Given that you sell on CPM, but are a network, don’t advertisers still want to buy site by site? Will you ever get into that business, or do you think all the behavioral and demographic data obviates site-specific selling?
I expect advertisers to buy both behavioral networks and site-by-site in their media mix. They buy individual sites for the strong, integrated branding opportunities, but they have to live with limited inventory and premium prices. Buying behavioral is a nice complement to that. With TACODA’s behavioral network, they get the audiences that they want on clean, well-lit sites. They get a lot of scale. They get lower prices. However, it will never replace site=specific selling. When someone wants a Wall Street Journal reader or a Boing Boing reader, the only place that they can be certain to reach them, and the only way to fully-leverage the sponsorship value of a great publisher brand, is to buy it site-specific.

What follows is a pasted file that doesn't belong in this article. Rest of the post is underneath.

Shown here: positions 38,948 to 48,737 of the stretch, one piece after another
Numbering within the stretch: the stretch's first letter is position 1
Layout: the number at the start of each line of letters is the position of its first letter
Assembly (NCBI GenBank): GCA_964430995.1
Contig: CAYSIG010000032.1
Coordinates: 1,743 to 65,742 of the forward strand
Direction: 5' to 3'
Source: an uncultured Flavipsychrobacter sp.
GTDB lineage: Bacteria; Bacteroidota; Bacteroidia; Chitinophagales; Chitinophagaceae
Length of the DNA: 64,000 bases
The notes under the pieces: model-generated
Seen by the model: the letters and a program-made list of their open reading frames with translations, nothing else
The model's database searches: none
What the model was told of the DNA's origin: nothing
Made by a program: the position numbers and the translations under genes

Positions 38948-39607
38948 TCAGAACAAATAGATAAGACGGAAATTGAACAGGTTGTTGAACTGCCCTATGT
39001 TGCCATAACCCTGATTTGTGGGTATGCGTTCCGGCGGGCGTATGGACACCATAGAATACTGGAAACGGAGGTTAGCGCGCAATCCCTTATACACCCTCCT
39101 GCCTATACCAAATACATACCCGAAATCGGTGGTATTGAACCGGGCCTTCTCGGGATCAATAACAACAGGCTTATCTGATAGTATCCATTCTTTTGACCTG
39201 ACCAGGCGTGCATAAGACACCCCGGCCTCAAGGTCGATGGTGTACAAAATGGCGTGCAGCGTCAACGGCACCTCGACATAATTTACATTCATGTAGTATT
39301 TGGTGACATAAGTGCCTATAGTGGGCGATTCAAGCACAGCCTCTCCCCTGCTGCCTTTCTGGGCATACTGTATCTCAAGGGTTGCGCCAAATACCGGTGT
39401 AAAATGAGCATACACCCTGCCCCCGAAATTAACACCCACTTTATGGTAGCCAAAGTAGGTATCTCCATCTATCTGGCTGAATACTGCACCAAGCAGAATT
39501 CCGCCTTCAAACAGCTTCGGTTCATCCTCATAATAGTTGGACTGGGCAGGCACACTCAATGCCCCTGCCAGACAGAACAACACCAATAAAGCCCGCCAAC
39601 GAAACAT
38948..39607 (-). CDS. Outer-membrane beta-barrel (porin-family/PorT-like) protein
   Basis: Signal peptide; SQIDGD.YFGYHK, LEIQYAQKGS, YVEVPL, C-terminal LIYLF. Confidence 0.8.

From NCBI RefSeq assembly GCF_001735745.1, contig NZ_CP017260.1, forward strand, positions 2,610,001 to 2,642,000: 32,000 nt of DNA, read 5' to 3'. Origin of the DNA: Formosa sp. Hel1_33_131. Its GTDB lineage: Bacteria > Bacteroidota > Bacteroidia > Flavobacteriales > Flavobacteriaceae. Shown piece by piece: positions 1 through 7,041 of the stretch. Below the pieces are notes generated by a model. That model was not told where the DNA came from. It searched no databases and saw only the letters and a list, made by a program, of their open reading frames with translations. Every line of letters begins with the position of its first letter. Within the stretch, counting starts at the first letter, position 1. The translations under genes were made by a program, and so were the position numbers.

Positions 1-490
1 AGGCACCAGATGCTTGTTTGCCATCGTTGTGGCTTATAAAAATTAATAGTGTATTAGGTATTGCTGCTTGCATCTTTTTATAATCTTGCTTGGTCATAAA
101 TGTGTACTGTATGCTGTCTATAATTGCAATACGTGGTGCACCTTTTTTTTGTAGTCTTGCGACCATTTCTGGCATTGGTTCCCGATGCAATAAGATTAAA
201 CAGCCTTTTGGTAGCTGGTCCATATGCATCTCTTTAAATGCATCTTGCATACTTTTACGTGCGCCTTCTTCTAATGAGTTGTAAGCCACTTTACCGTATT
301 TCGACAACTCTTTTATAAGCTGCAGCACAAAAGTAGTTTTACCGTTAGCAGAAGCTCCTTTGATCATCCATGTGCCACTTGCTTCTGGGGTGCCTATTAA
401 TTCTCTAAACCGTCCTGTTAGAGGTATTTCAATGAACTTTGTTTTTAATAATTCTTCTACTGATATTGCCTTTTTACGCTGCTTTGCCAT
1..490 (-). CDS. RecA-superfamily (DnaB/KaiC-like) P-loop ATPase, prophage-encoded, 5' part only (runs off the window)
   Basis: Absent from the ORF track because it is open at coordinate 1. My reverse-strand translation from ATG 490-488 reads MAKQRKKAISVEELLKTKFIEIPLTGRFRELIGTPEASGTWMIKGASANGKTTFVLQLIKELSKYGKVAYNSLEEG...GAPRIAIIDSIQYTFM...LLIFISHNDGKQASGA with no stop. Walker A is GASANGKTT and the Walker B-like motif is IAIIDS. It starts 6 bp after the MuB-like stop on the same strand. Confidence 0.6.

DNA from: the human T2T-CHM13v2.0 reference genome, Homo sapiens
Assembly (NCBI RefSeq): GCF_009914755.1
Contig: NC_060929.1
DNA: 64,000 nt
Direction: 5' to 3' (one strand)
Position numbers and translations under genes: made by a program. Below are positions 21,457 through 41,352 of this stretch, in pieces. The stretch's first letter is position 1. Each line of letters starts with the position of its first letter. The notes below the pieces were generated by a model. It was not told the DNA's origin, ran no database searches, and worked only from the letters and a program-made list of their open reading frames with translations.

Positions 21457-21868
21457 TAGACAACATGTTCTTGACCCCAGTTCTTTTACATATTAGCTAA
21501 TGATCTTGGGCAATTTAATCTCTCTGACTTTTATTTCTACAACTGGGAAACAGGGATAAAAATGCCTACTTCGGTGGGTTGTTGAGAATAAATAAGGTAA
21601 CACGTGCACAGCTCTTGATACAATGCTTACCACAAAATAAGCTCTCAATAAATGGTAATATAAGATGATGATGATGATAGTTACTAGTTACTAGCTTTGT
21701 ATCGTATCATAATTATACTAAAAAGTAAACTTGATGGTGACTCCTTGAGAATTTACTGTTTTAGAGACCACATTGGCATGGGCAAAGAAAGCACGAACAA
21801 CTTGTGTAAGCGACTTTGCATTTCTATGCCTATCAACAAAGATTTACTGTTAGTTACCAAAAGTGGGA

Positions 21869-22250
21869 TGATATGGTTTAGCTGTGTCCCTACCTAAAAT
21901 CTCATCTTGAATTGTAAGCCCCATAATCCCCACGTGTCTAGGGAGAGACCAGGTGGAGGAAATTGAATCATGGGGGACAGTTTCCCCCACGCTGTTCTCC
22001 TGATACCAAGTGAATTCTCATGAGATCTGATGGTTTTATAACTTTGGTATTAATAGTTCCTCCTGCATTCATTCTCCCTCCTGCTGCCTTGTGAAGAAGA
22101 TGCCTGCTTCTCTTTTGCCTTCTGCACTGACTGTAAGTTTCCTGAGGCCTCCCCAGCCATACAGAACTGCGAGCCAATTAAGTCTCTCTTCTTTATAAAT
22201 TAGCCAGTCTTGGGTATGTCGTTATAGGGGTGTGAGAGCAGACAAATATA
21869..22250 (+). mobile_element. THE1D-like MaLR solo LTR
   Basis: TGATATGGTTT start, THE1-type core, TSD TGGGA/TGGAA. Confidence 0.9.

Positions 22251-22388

As a behavioral network, I do not expect TACODA to get into the site-by-site selling business. It is much better served by direct or specialized sales forces working on behalf of the sites. We are focused on selling people, not pages. When advertisers want to talk to certain types of people, TACODA will be there. When they want to their messages on certain kinds of pages, that will be for other sales organizations.
So how is business at Tacoda? Can you give us a sense of your scale in terms of revenue and margins?